Cthulhu Live 2nd Ed.
It might be a good idea, before reading this review, to go back and read Scott Lynch's review of 1st Edition Cthulhu Live (hereinafter CL1) before reading this one. It'll help you understand a little more about Cthulhu Live 2nd Edition (hereinafter CL2). This review will go through the new edition, mainly touching on those areas where changes have been made from CL1. Most of the changes are positive, and one - the new combat system - is really worthwhile.
CHARACTER CREATION This is pretty much the same as in CL1: players split 45 points between their four attributes, then purchase a number of skills based on their EDU. Most players will be using character templates, which come with most of the basic work already done and some discretionary points left to customize the character. CL2 adds several new ones, including templates like the Butler and the Stage Magician.
A few new skills have been added as well, and skills are now grouped into "skill categories," not that it really makes much of a difference. This system was very good and very quick to begin with. The new changes are a refinement, but not a radical one. In some cases, the number of skills has been cut. Combat skills are now pared down, with Small and Medium Missile Weapons condensed into Handgun. Not bad.
TEST RESOLUTION No changes here. All skills refer to a base attribute, typically either EDU or DEX, compared to a certain difficulty. If you have a skill, you can try to compare the attribute to the difficulty number. If you don't, you can try anyway, but the difficulty goes up. This is very straightforward stuff, and takes only moments to learn. A good deal of work on the part of the Keeper is called for, though.
The only significant change to any of the "core" rules is the addition of an optional "quick-and-dirty" Sanity loss system, which some groups may find useful.
COMBAT This is the one real flaw with CL1 not mentioned in Scott Lynch's reviews. I don't know if he's ever had the opportunity to actually try and play this game, but the combat system in CL1 is a complete clanger. It's slow, it's clumsy, and it wrecks the "diceless" appeal by making you carry around a pack of "combat cards," which you have to make anyway. Bad.
The new system collapses the combat cards into "tactical actions," essentially a codification of the only four things you were going to bother doing under the old rules anyway - concentrate solely on defense (recommended), concentrate solely on offense, divide your efforts, or run like hell (also recommended). The funny quirk of the CL1 system whereby two healthy investigators could punch each other to death in one combat round has also been axed. A great improvement, and possibly the most convincing argument in favor of buying CL2.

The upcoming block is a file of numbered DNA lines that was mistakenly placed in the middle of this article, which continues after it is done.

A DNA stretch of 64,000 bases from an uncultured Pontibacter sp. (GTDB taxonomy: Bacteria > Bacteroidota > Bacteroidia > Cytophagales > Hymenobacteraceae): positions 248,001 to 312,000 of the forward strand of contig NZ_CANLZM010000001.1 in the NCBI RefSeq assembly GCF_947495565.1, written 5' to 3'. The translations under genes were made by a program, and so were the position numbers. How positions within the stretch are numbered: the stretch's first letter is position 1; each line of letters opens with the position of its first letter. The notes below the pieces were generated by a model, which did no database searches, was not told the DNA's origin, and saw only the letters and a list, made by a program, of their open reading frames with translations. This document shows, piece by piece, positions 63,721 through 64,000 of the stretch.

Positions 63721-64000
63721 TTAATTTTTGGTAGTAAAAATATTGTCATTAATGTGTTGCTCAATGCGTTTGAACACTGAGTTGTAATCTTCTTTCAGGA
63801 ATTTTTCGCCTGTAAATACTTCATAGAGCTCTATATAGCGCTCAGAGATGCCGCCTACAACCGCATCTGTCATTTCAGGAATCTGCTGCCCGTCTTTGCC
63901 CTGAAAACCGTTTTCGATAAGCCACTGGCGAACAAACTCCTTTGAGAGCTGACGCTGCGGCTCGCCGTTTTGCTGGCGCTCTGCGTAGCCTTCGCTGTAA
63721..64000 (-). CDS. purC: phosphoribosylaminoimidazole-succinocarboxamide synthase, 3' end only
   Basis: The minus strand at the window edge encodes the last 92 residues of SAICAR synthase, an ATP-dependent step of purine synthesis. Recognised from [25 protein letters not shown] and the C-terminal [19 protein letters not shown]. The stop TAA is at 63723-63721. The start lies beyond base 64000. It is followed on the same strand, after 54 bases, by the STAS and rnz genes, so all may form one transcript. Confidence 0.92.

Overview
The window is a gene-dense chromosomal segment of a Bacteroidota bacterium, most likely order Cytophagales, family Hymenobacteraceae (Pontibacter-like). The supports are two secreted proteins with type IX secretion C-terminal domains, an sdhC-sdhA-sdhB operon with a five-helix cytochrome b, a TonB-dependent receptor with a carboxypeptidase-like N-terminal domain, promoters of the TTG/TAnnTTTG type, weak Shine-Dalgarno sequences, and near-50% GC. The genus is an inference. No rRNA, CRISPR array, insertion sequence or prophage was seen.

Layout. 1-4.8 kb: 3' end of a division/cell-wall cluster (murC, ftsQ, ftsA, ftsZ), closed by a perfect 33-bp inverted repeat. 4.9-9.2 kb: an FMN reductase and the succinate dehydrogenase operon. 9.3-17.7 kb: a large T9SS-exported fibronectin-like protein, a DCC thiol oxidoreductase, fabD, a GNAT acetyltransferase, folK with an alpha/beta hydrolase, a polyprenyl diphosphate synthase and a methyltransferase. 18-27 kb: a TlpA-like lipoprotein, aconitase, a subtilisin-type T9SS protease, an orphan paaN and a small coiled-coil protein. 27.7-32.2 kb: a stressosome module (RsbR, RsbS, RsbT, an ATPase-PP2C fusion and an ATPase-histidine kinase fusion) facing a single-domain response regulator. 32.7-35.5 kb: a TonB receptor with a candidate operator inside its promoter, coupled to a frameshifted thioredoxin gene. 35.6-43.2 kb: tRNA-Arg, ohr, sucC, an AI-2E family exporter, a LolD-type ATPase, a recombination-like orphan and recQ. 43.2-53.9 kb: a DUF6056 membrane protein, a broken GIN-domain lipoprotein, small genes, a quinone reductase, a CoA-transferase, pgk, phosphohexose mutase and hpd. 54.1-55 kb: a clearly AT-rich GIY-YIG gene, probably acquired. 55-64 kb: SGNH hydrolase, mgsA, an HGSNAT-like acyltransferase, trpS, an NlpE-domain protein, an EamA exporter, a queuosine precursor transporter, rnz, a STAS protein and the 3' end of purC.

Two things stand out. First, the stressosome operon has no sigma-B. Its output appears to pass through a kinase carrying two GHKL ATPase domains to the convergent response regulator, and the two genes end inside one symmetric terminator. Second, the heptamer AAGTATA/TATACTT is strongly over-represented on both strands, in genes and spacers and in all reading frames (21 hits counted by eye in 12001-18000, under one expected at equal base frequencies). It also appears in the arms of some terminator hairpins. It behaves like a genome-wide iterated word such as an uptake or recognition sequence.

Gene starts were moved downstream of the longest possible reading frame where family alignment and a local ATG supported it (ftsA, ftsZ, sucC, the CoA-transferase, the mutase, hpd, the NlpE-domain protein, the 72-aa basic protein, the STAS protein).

MONSTERS This is the real meat of the book for people like me, and it remains more or less unchanged from CL1, except that there's more! More is good in this case. New techniques for making monsters are suggested, along with stats and building suggestions for a few new creatures. Basically, this is the same great section from CL1 with a few extras thrown in.
GAME SUPPORT STAFF details the roles of the Keeper, the NPCs, and the Stage Manager. Interestingly, the rules now advocate pre-generated characters. Like the monster section, this looks like the application of further gaming experience to CL1.
SCRIPTS Two new scripts, "The Auction" and "The Magna of Illusion," are presented. I'm not sure how valuable scripts are for CL - all my scripts have been pretty custom-tailored to my own locations and players, but these ought to give you a pretty good idea of what a finished script might look like. I do wonder why "Plutonian" has been consistently rendered "Plutonium" throughout "The Auction."
VISUAL PRESENTATION The only area where CL2 is inferior to CL1. CL2's layout looks crowded, and the photographs aren't as nice, although I do suspect that they look a lot more like a game in progress than the ones in CL1 - they certainly look more like my games. The SAN loss conversion chart is fluffed, but you can figure it out. In general, CL1's simple, spare layout and wide margins made for easy photocopying. Photocopying CL2 pages would require me to bend the hell out of it. On the plus side, the rulebook now fits in an overcoat pocket or the small pocket of your backpack. Handy (although the complete CL2 rules probably fit on an index card anyway).
These things can't legitimately be included in a review of the book, but you ought to know them anyway: FFG looks like they intend to support CL with a number of supplements, and they maintain a gret website with props advice, contact information, texts, and scripts. Check it out - you can get there from the RPGnet front page. That's more support than Chaosium gave it, and very useful, too.
If you haven't got CL1, CL2 is the definitive new product. If you have CL1, CL2 is probably a good investment in any event. You get a lot for your money. CL2 loses some style points for its rather clunky graphic design, but cements its top ranking for substance.
Style: 3 (Average)